• @JosephHinkle, I stumbled across your comment. If you want to alert another commentor in the chain, you need to use the @[name] format to make it happen. In a sense I am, and in a sense I'm not. I cann accept the translation as-is because it conforms with my beliefs, while shifting it to "all" begins to make me scratch my head. You're correct that the reference is not necessarily in terms of salvation (only for the purpose of forgiveness), but it still piques my interest, and I'm hoping for an answer.
    – JBH
    Jul 7, 2018 at 20:49
  • @JBH well if you believe that Jesus meant that all men will be beneficiaries of His blood, then I think you would have to be a universalist. Now is a good time to be a universalist anyways, as it seems most Christians traditions have been moving in that direction for the past 100 years (and since the Reformation more generally). Jul 8, 2018 at 17:28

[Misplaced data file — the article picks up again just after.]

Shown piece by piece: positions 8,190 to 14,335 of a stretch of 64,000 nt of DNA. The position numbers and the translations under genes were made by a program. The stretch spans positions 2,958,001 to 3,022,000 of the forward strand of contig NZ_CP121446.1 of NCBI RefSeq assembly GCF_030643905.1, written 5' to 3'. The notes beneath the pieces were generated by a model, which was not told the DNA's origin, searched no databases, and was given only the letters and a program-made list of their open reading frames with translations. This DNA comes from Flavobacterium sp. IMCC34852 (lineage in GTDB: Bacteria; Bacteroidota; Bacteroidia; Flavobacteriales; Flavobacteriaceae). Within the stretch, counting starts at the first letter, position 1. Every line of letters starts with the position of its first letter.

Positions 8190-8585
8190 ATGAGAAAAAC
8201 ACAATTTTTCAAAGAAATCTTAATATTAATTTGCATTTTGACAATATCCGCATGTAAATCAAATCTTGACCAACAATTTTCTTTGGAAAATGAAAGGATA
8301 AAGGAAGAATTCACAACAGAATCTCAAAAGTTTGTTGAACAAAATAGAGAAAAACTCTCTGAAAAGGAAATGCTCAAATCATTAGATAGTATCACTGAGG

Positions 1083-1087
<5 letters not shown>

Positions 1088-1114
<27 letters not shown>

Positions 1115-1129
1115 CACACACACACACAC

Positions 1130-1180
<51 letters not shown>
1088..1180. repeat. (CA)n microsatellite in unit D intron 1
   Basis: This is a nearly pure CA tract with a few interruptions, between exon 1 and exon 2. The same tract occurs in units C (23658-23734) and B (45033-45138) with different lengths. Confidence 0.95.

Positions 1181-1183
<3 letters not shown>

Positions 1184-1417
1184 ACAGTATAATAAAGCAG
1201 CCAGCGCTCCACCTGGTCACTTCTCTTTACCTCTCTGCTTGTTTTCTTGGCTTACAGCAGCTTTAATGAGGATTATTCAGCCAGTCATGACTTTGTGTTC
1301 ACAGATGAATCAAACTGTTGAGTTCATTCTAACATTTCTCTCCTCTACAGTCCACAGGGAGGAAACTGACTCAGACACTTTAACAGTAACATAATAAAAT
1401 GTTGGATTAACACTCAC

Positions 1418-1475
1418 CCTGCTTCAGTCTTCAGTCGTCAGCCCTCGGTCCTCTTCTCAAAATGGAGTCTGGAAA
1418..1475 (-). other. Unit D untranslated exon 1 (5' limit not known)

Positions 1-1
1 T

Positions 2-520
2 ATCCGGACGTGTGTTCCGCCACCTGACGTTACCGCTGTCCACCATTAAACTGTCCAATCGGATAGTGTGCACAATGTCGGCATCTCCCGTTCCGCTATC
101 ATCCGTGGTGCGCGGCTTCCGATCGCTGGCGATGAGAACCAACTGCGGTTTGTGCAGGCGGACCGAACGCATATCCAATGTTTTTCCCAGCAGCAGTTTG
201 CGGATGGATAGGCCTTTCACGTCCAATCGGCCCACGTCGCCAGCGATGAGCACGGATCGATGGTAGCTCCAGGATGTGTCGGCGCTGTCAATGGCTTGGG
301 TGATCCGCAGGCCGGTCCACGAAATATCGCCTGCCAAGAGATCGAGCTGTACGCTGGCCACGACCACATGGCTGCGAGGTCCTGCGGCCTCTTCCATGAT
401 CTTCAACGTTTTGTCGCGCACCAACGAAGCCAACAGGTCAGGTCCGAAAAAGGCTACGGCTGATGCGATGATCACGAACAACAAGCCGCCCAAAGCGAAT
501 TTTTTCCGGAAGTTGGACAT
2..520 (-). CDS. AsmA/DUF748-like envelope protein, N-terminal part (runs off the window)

3 Answers 3


In his Commentary on St. Matthew's Gospel, St. Thomas Aquinas writes:

“He shall sprinkle,” meaning with His Blood, “many nations” (Is. 52, 15). For many, and for all, because if its sufficiency be considered, “He is the propitiation for our sins: and not for ours only, but also for those of the whole world” (I Jn. 2, 2). But if we consider its effect, it only has its effect on those who are saved, and this is the fault of men.

Although He redeemed everyone, not everyone's sins are forgiven; some people are damned due to their own fault.

Remigius explains it this way (quoted in St. Thomas's Catena Aurea on Mt. 26):

And it is to be noted that He says not "For a few" nor "For all", but "For many"; because He came not to redeem a single nation, but many out of all nations.